Last modified on 22 December 2020, at 04:19

Buddy Temple

Arthur "Buddy" Temple, III

Texas State Representative for
District 6 (Angelina, Newton, Shelby, and San Augustine counties)
In office
January 1973 – January 1981
Preceded by Price Daniel, Jr.
Succeeded by Oscar Brookshire

In office
January 1981 – December 1986
Preceded by John H. Poerner
Succeeded by Clark Jobe

Born February 26, 1942
Texarkana, Miller County

Reared in Lufkin, Angelina County, Texas

Political party Democrat
Spouse(s) (1) April Clover Temple (married 1962, divorced_

(2) Ellen Clark Hurst Temple (narried 1970)

Children From first marriage:

Whitney Sage Temple
From second marriage:
Susan Helen Temple
Hannah Lea Temple

Alma mater Lawrenceville School

University of Texas at Austin (dropped out after a year)

Arthur "Buddy" Temple, III (born February 26, 1942), is a businessman from Lufkin, Texas, who served as a Democrat in the Texas House of Representatives and on the regulatory Texas Railroad Commission. He failed in a bid for his party's gubernatorial nomination in 1982.

Temple was born to the wealthy lumberman Arthur Temple, Jr. (1920-2006),[1] and the former Mary MacQuiston (born 1919)[2] in Texarkana in Miller County, Arkansas. He was reared in Lufkin in Angelina County in East Texas. In 1960, Temple graduated from the Lawrenceville School, a boarding school in Lawrenceville near Princeton, New Jersey.[3] He then briefly attended the University of Texas at Austin from 1960 to 1961, when he joined the United States Army and served until 1963. He worked in various businesses, including his family-owned Temple Industries from 1964 to 1966, when he ran the Exeter Investment Company as vice-president, president, and chairman from 1968 to 1982, and, again, from 1986 to 2002.[3]

In 1966, he was elected to the school board in Diboll in Angelina County, with service at the height of desegregation. In 1972, Temple was elected to the District 6 seat in the Texas House in 1972 and served from 1973 to 1981 from Angelina, Newton, Shelby, and San Augustine counties. Representative Temple was co-sponsor of the 1973 State Code of Ethics, with financial disclosure for elected and appointed officials, an issue highlighted by the Sharpstown banking scandal.[2][4]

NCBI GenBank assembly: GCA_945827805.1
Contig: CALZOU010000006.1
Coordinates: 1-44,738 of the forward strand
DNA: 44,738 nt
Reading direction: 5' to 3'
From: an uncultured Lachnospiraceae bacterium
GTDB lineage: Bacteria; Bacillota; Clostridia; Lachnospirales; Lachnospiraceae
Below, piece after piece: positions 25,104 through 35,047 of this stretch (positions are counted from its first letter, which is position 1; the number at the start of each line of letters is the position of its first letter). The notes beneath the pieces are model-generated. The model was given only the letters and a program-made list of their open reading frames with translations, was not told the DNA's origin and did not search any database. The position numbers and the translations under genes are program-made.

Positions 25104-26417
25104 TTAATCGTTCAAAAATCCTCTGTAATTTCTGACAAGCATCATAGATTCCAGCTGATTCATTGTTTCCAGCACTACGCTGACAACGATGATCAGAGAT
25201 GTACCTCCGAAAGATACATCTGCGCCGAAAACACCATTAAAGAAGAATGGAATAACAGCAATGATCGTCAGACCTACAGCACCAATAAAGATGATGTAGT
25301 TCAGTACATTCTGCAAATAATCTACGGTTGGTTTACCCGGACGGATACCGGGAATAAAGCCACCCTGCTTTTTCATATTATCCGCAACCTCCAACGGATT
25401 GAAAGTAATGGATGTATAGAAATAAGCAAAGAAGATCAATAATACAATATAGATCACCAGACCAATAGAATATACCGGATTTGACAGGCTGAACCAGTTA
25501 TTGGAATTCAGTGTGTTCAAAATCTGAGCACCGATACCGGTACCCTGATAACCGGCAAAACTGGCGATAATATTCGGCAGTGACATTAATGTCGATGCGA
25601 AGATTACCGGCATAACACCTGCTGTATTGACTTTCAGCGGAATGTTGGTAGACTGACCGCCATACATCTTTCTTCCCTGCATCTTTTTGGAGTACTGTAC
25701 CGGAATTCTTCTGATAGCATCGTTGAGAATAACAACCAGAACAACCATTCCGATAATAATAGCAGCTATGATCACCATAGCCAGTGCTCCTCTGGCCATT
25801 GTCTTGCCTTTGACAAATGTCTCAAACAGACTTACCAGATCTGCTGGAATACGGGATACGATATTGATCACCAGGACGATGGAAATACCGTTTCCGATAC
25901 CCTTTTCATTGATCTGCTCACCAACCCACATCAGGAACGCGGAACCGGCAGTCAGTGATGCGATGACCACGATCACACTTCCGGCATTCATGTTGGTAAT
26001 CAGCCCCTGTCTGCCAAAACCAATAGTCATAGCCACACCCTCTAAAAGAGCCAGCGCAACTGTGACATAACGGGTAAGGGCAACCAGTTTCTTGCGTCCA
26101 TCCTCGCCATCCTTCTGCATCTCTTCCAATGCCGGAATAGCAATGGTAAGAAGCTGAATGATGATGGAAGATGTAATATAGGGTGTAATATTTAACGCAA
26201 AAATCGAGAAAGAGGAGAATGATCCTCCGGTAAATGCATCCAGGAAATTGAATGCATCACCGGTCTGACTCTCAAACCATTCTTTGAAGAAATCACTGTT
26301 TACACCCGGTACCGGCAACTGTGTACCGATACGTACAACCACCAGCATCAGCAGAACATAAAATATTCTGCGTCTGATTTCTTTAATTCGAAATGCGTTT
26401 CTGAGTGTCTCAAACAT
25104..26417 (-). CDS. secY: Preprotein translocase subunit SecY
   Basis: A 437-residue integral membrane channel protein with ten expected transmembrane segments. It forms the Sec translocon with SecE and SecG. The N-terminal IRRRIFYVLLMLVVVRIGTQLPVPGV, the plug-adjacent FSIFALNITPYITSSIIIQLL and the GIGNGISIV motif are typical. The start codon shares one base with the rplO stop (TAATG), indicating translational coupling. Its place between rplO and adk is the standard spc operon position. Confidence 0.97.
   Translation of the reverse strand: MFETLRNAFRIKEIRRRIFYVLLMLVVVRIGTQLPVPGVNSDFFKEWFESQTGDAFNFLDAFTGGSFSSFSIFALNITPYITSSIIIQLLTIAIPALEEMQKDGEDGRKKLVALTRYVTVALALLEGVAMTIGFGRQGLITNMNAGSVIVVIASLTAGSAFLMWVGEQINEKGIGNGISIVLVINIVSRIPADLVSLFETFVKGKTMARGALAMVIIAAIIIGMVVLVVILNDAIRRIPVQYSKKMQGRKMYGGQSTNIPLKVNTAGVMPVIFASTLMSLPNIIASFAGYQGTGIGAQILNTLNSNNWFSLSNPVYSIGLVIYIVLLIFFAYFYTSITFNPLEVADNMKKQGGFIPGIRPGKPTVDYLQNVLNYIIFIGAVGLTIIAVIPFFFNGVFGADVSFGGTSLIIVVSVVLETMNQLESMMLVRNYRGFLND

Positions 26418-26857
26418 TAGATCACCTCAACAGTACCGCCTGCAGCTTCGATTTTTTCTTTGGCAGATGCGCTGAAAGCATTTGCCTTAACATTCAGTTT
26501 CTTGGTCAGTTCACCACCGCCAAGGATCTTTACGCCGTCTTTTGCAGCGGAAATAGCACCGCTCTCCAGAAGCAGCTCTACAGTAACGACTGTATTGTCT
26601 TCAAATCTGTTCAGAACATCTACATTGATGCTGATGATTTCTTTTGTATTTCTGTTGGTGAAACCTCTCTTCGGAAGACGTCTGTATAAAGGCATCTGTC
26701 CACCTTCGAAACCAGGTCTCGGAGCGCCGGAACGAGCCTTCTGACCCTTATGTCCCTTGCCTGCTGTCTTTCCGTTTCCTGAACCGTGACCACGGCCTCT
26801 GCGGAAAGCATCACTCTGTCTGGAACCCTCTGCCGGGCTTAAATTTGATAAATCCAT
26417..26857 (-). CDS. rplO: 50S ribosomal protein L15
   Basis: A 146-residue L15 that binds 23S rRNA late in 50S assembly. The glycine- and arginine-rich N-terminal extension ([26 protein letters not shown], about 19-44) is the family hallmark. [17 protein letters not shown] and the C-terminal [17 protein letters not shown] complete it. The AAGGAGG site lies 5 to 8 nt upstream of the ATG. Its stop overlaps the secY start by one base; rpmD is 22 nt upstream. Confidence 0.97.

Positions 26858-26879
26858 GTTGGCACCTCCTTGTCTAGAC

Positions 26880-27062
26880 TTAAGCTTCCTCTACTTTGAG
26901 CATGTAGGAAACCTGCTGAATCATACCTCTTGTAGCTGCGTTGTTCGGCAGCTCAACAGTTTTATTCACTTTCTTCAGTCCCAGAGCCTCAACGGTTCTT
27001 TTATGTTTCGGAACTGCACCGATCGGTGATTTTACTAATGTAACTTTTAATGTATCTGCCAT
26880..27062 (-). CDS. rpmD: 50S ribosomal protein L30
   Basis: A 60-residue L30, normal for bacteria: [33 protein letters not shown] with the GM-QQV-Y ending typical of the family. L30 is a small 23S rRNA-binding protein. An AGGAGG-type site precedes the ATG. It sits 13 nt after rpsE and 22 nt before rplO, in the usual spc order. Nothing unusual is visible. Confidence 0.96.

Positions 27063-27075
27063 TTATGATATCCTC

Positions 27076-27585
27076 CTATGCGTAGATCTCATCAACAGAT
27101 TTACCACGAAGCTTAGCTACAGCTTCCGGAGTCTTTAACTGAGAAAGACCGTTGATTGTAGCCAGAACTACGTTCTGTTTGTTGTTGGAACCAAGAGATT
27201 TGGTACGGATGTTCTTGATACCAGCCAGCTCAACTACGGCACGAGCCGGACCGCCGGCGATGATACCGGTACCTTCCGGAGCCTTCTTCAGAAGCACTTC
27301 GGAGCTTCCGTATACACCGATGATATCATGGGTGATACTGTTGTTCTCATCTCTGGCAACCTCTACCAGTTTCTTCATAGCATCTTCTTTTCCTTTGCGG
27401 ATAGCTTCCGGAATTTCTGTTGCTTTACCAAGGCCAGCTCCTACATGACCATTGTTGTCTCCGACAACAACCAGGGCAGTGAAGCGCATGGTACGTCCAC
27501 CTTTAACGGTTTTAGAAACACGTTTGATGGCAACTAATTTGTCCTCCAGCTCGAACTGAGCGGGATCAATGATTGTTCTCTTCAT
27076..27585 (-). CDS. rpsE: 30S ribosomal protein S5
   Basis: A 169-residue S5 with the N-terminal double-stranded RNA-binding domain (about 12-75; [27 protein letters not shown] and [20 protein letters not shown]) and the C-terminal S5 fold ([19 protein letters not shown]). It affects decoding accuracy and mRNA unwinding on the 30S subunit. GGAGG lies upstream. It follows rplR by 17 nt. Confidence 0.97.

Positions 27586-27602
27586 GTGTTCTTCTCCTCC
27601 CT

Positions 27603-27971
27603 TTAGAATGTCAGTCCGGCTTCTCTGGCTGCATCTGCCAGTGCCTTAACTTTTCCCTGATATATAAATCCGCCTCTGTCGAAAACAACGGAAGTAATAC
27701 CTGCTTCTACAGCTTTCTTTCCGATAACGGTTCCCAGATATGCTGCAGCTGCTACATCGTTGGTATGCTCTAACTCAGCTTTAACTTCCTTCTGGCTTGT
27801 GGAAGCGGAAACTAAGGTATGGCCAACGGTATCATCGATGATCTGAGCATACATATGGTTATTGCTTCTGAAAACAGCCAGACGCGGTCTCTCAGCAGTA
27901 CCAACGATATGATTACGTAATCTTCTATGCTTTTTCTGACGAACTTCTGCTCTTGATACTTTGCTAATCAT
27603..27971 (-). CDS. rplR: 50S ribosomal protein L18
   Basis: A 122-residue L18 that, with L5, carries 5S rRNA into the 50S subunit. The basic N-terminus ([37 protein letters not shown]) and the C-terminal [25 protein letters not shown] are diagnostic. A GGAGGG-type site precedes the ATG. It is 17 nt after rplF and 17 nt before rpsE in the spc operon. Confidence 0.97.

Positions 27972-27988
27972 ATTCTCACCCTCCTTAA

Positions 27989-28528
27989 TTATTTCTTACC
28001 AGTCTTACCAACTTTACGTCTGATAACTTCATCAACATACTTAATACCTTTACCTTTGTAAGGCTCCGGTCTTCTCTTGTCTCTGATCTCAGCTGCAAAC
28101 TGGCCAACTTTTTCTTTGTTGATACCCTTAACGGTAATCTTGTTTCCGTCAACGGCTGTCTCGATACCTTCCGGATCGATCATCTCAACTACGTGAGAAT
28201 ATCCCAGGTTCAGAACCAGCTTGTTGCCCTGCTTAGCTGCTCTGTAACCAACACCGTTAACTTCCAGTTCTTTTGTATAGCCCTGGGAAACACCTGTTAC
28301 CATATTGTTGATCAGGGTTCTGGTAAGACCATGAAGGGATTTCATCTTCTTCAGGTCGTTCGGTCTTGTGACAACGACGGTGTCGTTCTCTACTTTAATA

He was elected to the Railroad Commission in 1980 and was named chairman of the regulatory panel over petroleum and natural gas from 1985 to 1986.[3] Temple and Texas Land Commissioner Bob Armstrong lost the gubernatorial nomination in 1982 to the late Mark White,[2] then the Texas attorney general, who subsequently unseated Republican Governor Bill Clements.

Temple is a member of the board of directors of Temple-Inland, Inc., the chairman of the board of First Bank & Trust, East Texas, and chairman of the board of the T. L. L. Temple Foundation. He is a past chairman of the advisory board of the Caesar Kleberg Wildlife Research Institute.[3]

In 1962, Temple married the former April Clover, and the couple had one child, Whitney Sage Temple (born 1966). In 1970, he wed the former Ellen Clarke Hurst, and they have two children: Susan Helen Temple (born 1971), and Hannah Lea Temple (born 1972). Mrs. Temple has a son, John Hurst (born 1967), from a previous marriage.[3] Ellen Temple, a former high school teacher and free-lance writer, served from 1991 to 1997 as a regent of the University of Texas System under appointment of Governor Ann Richards. At the time she was the owner and president of Ellen C. Temple Publishing, Inc., of Lufkin.[5]

In 1992, Buddy and Ellen Temple purchased a ranch near Freer in Duval County, east of Laredo, Texas.[3]


  1. Arthur Temple died at 86 after heart attack. Retrieved on May 16, 2012.
  2. 2.0 2.1 2.2 Summary Information: Arthur "Buddy Temple". Retrieved on May 16, 2012.
  3. 3.0 3.1 3.2 3.3 3.4 3.5 Advisory Board. Retrieved on May 16, 2012.
  4. Arthur "Buddy" Temple. Retrieved on May 16, 2012.
  5. Profile: Ellen Clarke Temple. Retrieved on May 20, 2012.